"Benefit," "B corporations," or "Public Benefit corporations" were created as a way to meet the demands of socially conscientious consumers, investors, and, particularly, entrepreneurs. (26) B corporations are a product of B lab, a nonprofit company created in 2006 and aimed at organizing businesses to profit social and environmental interests. (27) Two of B Lab's co-founders, Jay Coen Gilbert and Bart Houlahan, worked as co-founder and president for And1, a basketball shoe retail company, before teaming up with Wall Street investor Andrew Kassoy to create B lab. (28) And1 was created as a socially responsible business to benefit its employees and the community. (29) Inside the office, employees were given extensive benefits and liberal parental leave (as well the use of an in-office basketball court). (30) In the community, And1 provided five percent of its profits to developing urban education and leadership programs. (31)

      By 2001, And1 was the second-most successful shoe brand in the United States behind Nike. (32) Despite the company's success, a shift in the industry pressured Gilbert and Houlahan to sell. (33) After the sale, the duo watched the community and employee-centric purposes of their company disappear. (34) What came next for Gilbert, Houlahan, and Kassoy, was B lab. (35) The goal after Andl was to do "the most good for as many people for as long as possible." (36) With this purpose in mind, the co-founders ruled out creating a single social enterprise, and even starting up an investment fund to build multiple social enterprises, as too small-scale. (37) Instead, they decided to build a legal framework that would safeguard the purposes of social enterprises. (38) B corporations emerged as the legal structure through which businesses wanting to positively impact society and the environment could operate. (39) The specific purpose of providing a "general public benefit," distinguishes B corporations from the more ambiguous, and consequently less successful, constituency statutes that were available in the 1980s. (40)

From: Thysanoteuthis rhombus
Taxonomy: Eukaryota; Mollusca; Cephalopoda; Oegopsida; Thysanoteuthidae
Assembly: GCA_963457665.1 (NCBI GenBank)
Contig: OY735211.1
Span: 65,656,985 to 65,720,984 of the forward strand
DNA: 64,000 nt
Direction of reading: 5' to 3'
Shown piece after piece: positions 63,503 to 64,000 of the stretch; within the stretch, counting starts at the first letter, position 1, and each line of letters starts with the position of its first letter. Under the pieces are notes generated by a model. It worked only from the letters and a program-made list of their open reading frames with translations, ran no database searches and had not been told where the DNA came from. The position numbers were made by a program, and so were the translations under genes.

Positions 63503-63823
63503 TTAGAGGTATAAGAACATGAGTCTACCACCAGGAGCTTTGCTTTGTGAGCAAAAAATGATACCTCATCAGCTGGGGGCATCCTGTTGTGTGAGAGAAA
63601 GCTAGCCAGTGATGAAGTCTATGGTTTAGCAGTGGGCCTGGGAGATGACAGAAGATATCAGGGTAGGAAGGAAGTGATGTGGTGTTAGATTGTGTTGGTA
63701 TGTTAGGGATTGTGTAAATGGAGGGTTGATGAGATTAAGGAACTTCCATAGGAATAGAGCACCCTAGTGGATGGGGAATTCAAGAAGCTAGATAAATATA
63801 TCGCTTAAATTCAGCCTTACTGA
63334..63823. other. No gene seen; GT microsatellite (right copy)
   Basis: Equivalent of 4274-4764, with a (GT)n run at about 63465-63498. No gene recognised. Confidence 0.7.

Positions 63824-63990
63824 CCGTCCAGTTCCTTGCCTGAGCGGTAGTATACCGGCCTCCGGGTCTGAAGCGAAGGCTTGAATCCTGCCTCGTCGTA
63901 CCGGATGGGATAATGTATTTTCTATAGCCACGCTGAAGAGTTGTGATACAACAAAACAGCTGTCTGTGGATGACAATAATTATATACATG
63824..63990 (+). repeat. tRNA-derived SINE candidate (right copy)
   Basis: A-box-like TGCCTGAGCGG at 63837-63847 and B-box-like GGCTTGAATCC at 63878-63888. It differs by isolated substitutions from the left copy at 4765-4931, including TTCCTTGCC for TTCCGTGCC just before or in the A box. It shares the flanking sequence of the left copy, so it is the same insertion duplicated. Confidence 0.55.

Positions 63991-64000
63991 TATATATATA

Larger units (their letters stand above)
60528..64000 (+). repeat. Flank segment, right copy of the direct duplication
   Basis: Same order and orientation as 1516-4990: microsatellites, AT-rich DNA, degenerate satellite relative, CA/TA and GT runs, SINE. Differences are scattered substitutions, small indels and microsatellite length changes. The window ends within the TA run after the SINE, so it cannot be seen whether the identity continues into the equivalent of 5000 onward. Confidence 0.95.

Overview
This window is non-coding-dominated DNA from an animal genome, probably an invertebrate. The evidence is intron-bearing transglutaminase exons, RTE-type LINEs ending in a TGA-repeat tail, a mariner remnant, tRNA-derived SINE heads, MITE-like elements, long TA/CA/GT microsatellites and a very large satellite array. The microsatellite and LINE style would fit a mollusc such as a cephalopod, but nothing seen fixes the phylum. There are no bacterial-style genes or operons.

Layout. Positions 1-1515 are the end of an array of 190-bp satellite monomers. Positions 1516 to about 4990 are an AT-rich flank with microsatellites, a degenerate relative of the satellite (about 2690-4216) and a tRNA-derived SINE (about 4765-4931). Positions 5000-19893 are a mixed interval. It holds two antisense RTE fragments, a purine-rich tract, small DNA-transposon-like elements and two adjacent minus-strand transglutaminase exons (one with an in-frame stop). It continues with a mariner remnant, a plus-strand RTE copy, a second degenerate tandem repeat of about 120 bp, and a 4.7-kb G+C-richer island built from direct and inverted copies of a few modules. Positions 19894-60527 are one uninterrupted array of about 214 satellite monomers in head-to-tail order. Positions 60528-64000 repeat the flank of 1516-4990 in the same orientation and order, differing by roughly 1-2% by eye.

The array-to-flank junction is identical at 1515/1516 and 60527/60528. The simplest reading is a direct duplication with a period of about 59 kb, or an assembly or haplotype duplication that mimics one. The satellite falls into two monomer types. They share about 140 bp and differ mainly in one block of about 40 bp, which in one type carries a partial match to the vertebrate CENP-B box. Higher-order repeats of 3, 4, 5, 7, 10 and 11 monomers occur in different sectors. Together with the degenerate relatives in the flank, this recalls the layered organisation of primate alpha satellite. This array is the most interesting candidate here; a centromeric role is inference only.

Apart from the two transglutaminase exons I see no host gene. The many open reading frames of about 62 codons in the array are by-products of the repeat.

2. B Lab Develops Model Legislation

      B Lab and Bill Clark, an attorney at Drinker Biddle & Reath, drafted the model legislation for B corporations. (41) The Model Legislation governs only B corporations and does not affect other types of businesses. (42) The organization of B corporations under the proposed statute "offers entrepreneurs and investors the option to build, and invest in, a business that operates with a corporate purpose broader than maximizing shareholder value." (43) The Model Legislation proposes a company's preliminary provisions, describes the purpose of B corporations, and provides measures for accountability and transparency. (44)

      1. Creation and Purpose

        The first subchapter of the Model Legislation establishes the incorporation and termination processes for B corporations. (45) A business must make clear that the corporation is a benefit corporation by stating so in the articles of incorporation (46) or by amending existing articles of incorporation to include the benefit corporation requirements. (47) When transitioning from a general corporation to a benefit corporation, the amendment to the articles of incorporation "must be adopted by at least the minimum status vote."(48) As defined in Section 102, the "minimum status vote" requires a two-thirds...